Computing crack the code at Cyber Games 2.0

Computing crack the code at Cyber Games 2.0

A group of Computing learners from the Grimsby Institute have been announced as the Cyber Security Schools Challenge winners at Cyber Games 2.0, held at Cheltenham Science Fair and Cheltenham College.

Cyber Games 2.0 was organised with global technology and defence company Raytheon and The Smallpeice Trust, who run hands on school exercises in engineering and technology, and are funded by the Cabinet Office through the Government’s National Cyber Security Programme.

Level 3 Computing learners; Curtis Bloomfield, Scott Walters, Rhys Kirk, Paul Chisholm, all spent the day in Cheltenham for the two-part competition, where they were tasked with finding a series of cards during the Science Festival that could then be used to crack encoded systems and find a hostage; that was being held captive within Cheltenham College.

Nineteen-year-old Scott Walters, who also received a Leadership Award for the way in which he lead the group, explained: “For the first half of the day we had to go around the Science Fair and collect attack cards, by cracking different cyphers, which we then used for the second part of the day.

“In the afternoon, we had to go into a room and, using an app on an iPad, we had to answer different questions using the attack cards – then we had to move on to the next stage to finally free the hostage. Our strategy was different to the other teams because we broke each stage down and worked on different tablets.”

Paul Chisholm, who is currently studying on Year 2 of the programme, said: “I really enjoyed taking part in the competition. I’d never done anything like it before and it was something different. I want to go on to Computer Security and Ethical Hacking when I go to University so the competition was perfect for me, it will really look good on my CV and I even met some important people from the industry.”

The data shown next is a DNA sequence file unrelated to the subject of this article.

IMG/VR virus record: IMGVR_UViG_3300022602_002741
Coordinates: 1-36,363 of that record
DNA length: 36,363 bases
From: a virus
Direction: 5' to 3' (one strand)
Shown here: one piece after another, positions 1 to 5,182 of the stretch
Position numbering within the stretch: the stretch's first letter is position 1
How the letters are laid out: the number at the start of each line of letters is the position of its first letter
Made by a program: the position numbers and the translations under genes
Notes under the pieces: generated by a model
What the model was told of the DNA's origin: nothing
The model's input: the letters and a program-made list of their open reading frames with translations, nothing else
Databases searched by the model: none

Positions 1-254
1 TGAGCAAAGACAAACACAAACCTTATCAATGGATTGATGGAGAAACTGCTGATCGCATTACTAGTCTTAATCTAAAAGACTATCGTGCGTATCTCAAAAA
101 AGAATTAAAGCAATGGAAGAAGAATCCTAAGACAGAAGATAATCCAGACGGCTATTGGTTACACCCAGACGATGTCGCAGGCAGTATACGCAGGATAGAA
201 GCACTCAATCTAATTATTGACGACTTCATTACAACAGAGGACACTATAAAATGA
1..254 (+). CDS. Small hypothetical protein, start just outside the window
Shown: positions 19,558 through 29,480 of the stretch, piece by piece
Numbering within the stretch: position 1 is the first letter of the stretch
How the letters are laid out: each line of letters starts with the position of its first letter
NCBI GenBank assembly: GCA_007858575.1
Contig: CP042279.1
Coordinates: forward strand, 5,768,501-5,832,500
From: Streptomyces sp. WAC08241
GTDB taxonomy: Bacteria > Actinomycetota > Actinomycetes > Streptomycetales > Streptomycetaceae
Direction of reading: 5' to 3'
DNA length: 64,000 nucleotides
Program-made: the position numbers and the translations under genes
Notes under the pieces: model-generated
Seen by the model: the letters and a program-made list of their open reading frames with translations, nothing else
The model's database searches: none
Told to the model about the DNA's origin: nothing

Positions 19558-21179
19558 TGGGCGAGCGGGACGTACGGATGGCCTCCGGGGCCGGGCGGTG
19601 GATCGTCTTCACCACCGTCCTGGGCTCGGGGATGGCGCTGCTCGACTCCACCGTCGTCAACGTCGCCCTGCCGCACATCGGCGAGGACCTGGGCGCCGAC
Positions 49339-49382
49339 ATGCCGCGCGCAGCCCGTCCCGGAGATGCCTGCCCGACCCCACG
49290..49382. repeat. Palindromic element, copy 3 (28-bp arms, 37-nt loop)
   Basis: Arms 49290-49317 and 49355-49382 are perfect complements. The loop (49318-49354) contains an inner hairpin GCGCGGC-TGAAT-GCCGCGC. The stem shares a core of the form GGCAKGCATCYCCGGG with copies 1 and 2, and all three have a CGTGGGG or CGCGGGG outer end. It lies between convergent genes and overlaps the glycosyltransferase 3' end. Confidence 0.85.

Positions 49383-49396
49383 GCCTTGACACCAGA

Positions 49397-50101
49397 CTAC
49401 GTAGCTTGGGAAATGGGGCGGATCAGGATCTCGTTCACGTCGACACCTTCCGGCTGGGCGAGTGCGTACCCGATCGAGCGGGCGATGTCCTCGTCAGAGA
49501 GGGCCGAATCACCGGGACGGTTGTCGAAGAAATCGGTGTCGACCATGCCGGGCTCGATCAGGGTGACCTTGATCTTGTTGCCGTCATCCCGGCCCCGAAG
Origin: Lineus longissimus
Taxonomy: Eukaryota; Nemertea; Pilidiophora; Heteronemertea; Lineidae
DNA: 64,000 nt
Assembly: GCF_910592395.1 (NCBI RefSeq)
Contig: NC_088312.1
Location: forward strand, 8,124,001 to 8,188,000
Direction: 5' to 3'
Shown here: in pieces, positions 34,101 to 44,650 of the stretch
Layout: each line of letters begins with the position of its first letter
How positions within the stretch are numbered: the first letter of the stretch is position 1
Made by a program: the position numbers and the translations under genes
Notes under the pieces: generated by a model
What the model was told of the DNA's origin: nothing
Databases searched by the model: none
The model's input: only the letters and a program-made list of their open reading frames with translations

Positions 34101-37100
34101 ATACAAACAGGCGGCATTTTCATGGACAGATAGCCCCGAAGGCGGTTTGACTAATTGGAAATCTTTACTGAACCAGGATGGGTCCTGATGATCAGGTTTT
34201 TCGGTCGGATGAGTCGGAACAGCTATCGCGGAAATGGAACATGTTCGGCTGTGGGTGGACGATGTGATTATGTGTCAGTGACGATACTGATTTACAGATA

James Jackson, Grimsby Institute’s Programme Leader for Level 3 Computing, added: “Cyber Security is something that’s very difficult to put into practice in the real world. This was an excellent way of the learners getting the chance to experience it in a controlled setting.”

Jemma Wright, Grimsby Institute’s Curriculum Leader for Business & Computing, added: “I think everyone at the Institute has been completely stunned with the result. The learners had only entered the competition for the experience because it sounded like it would be so much fun and give them the chance to develop the practical skills that, because of the nature of the industry, are normally only theory based. We’re all immensely proud of the learners for winning.”

Prizes for the competition included a Lego Mindstorm robot, a Ropbosapien, a Raspberry Pi starter kit and other learning resources.